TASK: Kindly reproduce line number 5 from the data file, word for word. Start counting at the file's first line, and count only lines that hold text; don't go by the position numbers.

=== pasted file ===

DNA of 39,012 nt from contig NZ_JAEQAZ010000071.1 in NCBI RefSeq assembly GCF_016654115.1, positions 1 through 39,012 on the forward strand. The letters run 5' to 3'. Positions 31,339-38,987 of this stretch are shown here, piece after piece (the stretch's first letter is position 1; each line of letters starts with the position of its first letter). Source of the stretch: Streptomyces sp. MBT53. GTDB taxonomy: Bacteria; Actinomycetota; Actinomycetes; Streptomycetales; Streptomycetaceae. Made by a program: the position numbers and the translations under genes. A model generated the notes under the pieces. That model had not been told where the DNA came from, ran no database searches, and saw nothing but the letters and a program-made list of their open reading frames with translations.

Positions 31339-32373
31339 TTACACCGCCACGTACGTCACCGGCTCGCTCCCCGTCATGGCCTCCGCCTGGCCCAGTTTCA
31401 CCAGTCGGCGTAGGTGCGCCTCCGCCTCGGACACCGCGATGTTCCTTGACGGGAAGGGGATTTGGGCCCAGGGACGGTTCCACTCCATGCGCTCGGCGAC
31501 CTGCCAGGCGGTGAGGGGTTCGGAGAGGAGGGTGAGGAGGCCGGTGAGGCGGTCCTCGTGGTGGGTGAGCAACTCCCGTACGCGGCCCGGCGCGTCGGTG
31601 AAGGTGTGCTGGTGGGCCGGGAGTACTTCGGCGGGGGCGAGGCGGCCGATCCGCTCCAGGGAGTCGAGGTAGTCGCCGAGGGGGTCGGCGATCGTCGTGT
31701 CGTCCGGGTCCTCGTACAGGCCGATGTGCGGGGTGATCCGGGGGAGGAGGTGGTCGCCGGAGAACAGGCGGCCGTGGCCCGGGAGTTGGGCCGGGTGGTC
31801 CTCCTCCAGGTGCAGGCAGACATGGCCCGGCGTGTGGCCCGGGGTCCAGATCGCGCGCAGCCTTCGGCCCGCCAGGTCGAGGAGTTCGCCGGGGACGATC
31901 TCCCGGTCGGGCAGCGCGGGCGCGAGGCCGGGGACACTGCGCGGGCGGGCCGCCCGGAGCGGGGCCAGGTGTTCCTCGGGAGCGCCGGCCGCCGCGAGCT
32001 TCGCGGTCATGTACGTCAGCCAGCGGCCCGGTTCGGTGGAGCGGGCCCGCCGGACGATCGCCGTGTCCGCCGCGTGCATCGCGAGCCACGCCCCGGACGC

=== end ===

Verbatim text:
31501 CTGCCAGGCGGTGAGGGGTTCGGAGAGGAGGGTGAGGAGGCCGGTGAGGCGGTCCTCGTGGTGGGTGAGCAACTCCCGTACGCGGCCCGGCGCGTCGGTG